When D.G. Kaye (aka the wonderful Debby Gies) asked me if I’d be the first in her new Friday authors and books series, it was just just like when Ricky Overbite chose me first for kickball, or Sarah Getlost asked me to the Sadie Hawkins dance, or Mrs. Flunkem requested I say the Pledge of Alliegence in front of the classroom: I said, “Weeeellll, let me think about it.”
That’s usually when someone snapped their fingers in my face, breaking me out of my daydream to realize I was either the only one who hadn’t been picked for a team, was dancing with the janitor’s broom after the dance or had actually worn my pajamas to school just like in the nightmare.
So, needless to say, when Debby asked me to be her guest today to kick off her new Friday series, I said “OhHeckYes!”
If you aren’t familiar with Debby, you probably need to get out more. She’s the author of several books, a tireless supporter and inspirer of authors, and a gifted humor and memoir writer.
I’m very honored to be her debut guest and hope you’ll join me over at her place, where she asked me a lot of terrific questions that, in some cases, may have been even more interesting than my answers.
To hop over there, just click HERE! (No, not HERE. Back there where it says HERE)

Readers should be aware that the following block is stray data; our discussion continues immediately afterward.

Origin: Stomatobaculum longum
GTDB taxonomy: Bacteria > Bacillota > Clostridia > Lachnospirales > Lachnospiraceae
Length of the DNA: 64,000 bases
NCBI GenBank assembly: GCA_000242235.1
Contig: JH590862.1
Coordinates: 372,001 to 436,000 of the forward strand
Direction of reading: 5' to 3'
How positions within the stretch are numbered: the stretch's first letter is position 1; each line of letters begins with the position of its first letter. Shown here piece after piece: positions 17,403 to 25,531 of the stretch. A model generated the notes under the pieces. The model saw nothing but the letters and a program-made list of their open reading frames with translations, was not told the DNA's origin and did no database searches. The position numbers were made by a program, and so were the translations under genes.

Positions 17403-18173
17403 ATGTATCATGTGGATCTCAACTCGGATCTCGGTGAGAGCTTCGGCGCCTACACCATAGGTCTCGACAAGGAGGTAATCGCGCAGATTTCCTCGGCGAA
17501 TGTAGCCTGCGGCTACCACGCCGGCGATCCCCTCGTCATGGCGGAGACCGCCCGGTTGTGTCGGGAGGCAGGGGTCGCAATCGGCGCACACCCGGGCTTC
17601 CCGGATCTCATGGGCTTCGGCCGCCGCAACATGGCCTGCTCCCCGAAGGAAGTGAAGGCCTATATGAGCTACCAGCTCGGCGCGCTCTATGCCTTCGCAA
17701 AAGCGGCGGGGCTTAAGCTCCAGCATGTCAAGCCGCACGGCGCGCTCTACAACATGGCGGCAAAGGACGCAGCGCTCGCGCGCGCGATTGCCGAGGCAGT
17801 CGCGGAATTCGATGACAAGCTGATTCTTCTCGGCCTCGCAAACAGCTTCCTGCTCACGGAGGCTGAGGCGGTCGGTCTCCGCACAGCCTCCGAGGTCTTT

With my new book coming out in little more than a month, it seemed like a good time for another sneak peak at a passage of writing wisdom that isn’t actually in it.
That’s right! If you like what you read here, there’s more where that came from!
Just not in my book.
You may be asking, “Why is he even doing this?”
I know my publisher is.
My hope is that you’ll read what I didn’t include in my book and think to yourself, “Man! If this is the kind of stuff he left out, imagine how much he must be kicking himself for the @#%& he left in!”
Or something like that.
Anyway, as I wait for the final edit to arrive, here’s an excerpt I didn’t include for one reason (beer) or another (vodka) — but which I wanted to share with you because, as writers, we all need a little encouragement sometimes… Continue reading More writing wisdom you won’t actually find in my book
I have a file full of rejection notes and letters from editors and publishing houses. Many are for my column when I was first starting out.
Others are in response to a murder mystery I wrote back in the late 1990s.
And one is from Miss October 1978.
In spite of the negative connotation a rejection letter conjures up in the mind of most authors — fine, every author — don’t overlook the more important aspects of what it represents.
To begin with, it means you’ve completed a written work. Given a choice between writing a 500-word essay or being tased in the buttocks, the average person would rather drop their pants than pick up a pen. The fact that you aren’t rubbing a bruised rear means you are a writer (Depending on your genre, of course). No number of rejection letters changes that. Regardless of whether its a 400-page novel or an 800-word opinion piece, you have honed and polished your words to the point you are ready to send it out to the world, either in the form of sample chapters, a query or by pushing the “publish” button on your blog or website. Continue reading If you’re a writer without a rejection letter, you’re doing something wrong